Skip PBS navigation bar, and jump to content.
Visit Your Local PBS Station PBS Home PBS Home Programs A-Z TV Schedules Watch Video Donate Shop PBS Search PBS


About the Film

Forty Acres and a Mule
Plantations in Ruins
Black Legislators
Northerners in the South
Access to Learning
Slave to Sharecropper
The Negro Question
In God We Trust
White Men Unite
State by State

Teacher's Guide

  spacer above content
Plantations in Ruins: Primary Sources

Back to section

  A Drama of Fierce Revenge | All Have Suffered


 
 

A Drama of Fierce Revenge

Southern writer Thomas Dixon Jr. expressed his disdain for Reconstruction in this introduction to his 1905 novel, The Clansman. At the time of the Civil War, many whites, North and South, believed that black people could not be equal to whites, and the notion that black men deserved the vote was not widely accepted.

Racial equality was unimaginable to Southern white aristocrats who had owned slaves for generations, and to poor whites who feared having to compete with freed slaves for work. Developing a legend of the war, white Southerners like Dixon cast themselves as genteel victims of Northern aggression who bravely resisted, saving their way of life.

Racist sentiments like Dixon's persisted, and fueled the Ku Klux Klan's resurgence in the 1920s.

The Clansman develops the true story of the "Ku Klux Klan Conspiracy," which overturned the Reconstruction regime.

The organisation was governed by the Grand Wizard Commander-in-Chief, who lived at Memphis, Tennessee. The Grand Dragon commanded a State, the Grand Titan a Congressional District, the Grand Giant a County, and the Grand Cyclops a Township Den. The twelve volumes of Government reports on the famous Klan refer chiefly to events which occurred after 1870, the date of its dissolution.

The chaos of blind passion that followed Lincoln's assassination is inconceivable to-day. The Revolution it produced in our Government, and the bold attempt of Thaddeus Stevens to Africanise ten great states of the American Union, read now like tales from The Arabian Nights.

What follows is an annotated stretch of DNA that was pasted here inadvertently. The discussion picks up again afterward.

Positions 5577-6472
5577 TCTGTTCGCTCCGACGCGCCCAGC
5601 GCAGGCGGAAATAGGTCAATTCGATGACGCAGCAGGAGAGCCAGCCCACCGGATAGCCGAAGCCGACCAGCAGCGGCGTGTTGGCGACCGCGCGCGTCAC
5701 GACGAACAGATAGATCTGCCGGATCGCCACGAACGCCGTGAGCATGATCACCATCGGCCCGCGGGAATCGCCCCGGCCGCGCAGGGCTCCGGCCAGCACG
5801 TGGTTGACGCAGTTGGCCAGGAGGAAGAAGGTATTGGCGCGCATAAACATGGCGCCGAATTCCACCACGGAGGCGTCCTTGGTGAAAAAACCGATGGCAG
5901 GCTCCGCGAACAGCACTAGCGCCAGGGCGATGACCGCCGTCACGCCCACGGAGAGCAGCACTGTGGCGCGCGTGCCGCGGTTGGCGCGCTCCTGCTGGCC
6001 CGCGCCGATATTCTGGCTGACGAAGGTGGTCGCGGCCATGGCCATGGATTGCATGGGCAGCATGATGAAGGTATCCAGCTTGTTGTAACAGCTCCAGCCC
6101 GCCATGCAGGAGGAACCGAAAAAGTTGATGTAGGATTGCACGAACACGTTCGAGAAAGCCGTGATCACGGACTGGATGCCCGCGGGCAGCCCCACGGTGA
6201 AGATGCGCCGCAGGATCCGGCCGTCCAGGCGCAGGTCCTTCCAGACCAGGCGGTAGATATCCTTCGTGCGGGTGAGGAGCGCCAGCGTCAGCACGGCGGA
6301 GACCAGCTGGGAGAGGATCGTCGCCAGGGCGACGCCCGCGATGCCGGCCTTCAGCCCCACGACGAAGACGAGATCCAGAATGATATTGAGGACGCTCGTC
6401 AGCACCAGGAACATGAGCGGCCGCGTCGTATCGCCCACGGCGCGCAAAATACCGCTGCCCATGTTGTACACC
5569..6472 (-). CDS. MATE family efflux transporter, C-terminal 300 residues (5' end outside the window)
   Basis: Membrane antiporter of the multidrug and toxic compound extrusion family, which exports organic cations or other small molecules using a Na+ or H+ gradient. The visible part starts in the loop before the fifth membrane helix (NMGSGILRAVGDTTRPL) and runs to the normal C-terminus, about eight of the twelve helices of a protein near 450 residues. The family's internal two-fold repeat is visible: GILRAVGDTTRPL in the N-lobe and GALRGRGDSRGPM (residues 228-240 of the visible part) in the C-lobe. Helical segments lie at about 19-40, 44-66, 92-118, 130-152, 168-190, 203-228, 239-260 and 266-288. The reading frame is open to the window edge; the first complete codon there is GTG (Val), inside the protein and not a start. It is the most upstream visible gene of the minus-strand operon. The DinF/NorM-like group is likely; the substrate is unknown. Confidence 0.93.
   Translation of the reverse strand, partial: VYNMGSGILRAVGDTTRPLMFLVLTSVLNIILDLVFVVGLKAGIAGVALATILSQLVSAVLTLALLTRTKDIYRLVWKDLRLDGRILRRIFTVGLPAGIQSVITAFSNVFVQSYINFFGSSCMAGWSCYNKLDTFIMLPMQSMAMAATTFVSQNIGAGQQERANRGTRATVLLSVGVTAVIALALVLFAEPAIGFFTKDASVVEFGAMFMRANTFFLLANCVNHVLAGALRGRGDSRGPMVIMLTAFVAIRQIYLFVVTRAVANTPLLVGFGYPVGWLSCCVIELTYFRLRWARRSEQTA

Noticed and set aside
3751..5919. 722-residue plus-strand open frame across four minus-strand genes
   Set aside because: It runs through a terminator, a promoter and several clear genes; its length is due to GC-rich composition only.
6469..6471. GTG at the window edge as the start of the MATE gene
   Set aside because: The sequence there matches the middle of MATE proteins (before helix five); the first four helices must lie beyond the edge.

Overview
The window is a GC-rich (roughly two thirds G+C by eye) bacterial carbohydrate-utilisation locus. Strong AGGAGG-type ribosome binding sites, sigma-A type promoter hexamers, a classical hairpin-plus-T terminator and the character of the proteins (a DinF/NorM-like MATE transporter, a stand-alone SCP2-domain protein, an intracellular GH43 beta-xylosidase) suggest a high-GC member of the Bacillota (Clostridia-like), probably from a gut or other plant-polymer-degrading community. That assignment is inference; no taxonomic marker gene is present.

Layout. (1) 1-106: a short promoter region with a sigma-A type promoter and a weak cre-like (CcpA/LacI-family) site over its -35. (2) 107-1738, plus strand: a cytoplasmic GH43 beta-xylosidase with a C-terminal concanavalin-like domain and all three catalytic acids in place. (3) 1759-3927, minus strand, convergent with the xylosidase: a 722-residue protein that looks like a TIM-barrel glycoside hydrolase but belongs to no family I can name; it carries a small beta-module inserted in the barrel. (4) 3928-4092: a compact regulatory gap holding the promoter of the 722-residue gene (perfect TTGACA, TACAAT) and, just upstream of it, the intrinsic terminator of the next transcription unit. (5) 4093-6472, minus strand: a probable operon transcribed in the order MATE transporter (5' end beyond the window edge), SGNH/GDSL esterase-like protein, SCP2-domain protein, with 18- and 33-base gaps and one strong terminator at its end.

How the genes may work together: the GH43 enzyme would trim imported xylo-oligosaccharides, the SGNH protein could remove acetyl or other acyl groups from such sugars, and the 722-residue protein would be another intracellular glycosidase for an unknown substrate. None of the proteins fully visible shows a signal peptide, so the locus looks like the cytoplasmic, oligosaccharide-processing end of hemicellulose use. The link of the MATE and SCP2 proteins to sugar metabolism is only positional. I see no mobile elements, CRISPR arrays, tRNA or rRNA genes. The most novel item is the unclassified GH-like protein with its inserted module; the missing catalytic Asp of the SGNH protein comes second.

I have sought to preserve in this romance both the letter and the spirit of this remarkable period. The men who enact the drama of fierce revenge into which I have woven a double love-story are historical figures. I have merely changed their names without taking a liberty with any essential historic fact.

In the darkest hour of the life of the South, when her wounded people lay helpless amid rags and ashes under the beak and talon of the Vulture, suddenly from the mists of the mountains appeared a white cloud the size of a man's hand. It grew until its mantle of mystery enfolded the stricken earth and sky. An "Invisible Empire" had risen from the field of Death and challenged the Visible to mortal combat.

How the young South, led by the reincarnated souls of the Clansmen of Old Scotland, went forth under this cover and against overwhelming odds, daring exile, imprisonment, and a felon's death, and saved the life of a people, forms one of the most dramatic chapters in the history of the Aryan race.

Thomas Dixon Jr.
Dixondale, Virginia
December 14, 1904

Excerpt from Thomas Dixon Jr., The Clansman: An Historical Romance of the Ku Klux Klan . New York: Grosset & Dunlap, 1905.

  'My sweet sister'  
page created on 12.19.03
Site Navigation

Reconstruction: The Second Civil War
About the Film | Forty Acres and a Mule | Plantations in Ruins | Black Legislators
Northerners in the South | Access to Learning | Slave to Sharecropper | The Negro Question
In God We Trust | White Men Unite | State by State | Teacher's Guide

American Experience | Feedback | Search | Shop | Subscribe | Web Credits

© New content 1997-2004 PBS Online / WGBH



Reconstruction: The Second Civil War American Experience

Exclusive Corporate Funding is provided by: